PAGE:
Alcohol Awareness Week 2021: Alcohol and relationships

Alcohol Awareness Week 2021: Alcohol and relationships

This week we will be joining 3,000 other community groups across the UK for Alcohol Awareness Week (15 – 21 November). Led by Alcohol Change UK, the week is a chance for us to think about the amount we are drinking, to raise awareness of the link between alcohol and mental health and encourage anyone who is struggling to seek the support they deserve.

Many of us associate alcohol and socialising, and alcohol can become a big part of our connections and interactions with those around us. In addition, drinking alcohol is commonly used to try and manage stress and anxiety.

Simple tips to manage alcohol drinking

Many of us drink too much without realising it. This could have a big effect on us both now and in the future; alcohol overuse is linked to many health problems, including mental health problems, liver disease and seven types of cancer.

These are 4 simple tips to help you manage your drinking:

  1. Think in units

  • According to the Chief Medical Officers low risk drinking guidelines – adults (men and women) should not drink more than 14 units per week which should be spread over three or more days and with a few days off.
  • 1 pint of 4% lager = 2.3 units
  • 1 small glass of wine (175ml) = 2.1 units
  • Use the alcohol unit calculator on Alcohol Change UK’s website to check your levels of drinking: Unit calculator | Alcohol Change UK
  1. Pace yourself

  • Enjoy each drink slowly and remember that you don’t have to join in every time someone else decides to drink!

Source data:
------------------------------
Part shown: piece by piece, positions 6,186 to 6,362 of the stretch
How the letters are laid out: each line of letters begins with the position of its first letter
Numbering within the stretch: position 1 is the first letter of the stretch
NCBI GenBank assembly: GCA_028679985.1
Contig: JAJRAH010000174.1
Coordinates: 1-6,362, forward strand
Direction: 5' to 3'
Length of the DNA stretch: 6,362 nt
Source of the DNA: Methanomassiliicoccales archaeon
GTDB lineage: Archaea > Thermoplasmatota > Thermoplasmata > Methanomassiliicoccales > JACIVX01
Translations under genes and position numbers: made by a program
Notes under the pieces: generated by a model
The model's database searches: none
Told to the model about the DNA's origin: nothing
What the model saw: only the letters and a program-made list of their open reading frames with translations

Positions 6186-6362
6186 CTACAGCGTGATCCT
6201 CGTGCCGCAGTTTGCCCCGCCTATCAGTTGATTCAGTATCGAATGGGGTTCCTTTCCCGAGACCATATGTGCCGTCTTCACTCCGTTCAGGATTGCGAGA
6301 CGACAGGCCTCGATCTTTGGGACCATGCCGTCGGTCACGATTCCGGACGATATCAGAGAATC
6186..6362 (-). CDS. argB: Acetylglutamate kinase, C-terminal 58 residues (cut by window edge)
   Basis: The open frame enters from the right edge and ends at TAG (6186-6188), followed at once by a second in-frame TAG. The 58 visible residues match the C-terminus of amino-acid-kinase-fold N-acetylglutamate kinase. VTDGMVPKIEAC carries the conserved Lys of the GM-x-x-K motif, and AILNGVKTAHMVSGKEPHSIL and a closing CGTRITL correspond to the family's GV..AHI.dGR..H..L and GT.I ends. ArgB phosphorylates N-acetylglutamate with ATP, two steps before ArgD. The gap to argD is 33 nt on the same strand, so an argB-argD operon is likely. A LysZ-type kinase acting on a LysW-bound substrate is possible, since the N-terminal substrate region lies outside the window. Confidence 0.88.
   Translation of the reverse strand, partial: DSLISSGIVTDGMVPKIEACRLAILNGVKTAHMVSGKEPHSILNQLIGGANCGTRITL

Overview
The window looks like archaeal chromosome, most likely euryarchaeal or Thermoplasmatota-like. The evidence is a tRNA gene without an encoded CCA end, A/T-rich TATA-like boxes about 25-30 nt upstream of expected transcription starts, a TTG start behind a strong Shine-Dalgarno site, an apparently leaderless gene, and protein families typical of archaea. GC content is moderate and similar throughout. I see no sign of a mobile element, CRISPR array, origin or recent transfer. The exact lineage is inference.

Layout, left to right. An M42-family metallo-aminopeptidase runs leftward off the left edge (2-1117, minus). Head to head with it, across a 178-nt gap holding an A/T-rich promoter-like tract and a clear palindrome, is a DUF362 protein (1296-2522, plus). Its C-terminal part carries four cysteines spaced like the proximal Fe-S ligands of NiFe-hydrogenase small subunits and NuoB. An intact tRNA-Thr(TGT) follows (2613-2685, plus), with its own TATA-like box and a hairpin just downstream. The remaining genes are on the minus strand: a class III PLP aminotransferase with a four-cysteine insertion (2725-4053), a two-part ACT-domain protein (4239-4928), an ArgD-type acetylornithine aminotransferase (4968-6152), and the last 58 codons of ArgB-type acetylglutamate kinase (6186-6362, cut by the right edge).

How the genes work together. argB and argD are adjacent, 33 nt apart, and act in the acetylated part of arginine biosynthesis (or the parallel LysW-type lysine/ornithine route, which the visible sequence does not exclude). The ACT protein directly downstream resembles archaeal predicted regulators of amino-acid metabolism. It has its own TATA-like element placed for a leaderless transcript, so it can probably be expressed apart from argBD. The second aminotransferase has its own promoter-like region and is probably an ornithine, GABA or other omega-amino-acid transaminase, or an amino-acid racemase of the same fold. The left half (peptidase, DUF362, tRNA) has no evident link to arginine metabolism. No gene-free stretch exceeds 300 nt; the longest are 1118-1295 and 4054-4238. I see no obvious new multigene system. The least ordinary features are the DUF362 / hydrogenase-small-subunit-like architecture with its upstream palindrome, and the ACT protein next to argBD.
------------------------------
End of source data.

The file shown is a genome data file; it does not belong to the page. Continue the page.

• It can help to alternate between alcoholic and non-alcoholic drinks. There are lots of options available for alcohol-free drinks and mocktails, so you’ll be sure to find something to float your boat!
  • Bear in mind that the drinks you pour at home are often larger than those served in pubs, so you may be consuming more than you think.
  1. Eat before you drink

  • Having something to eat before, and whilst drinking helps to slow down alcohol absorption into your blood stream
  1. Ask for help

If you are feeling anxious, low or experiencing any other symptoms of mental health problems, or you think that you are thinking too much, you deserve support. You can access support easily and quickly:

Alcohol harm can affect any one of us, from any walk of life. Ask for help if you feel your drinking is getting out of control. There’s nothing to be ashamed of; lots of people struggle with alcohol at some point in their lives and need support to turn things around.

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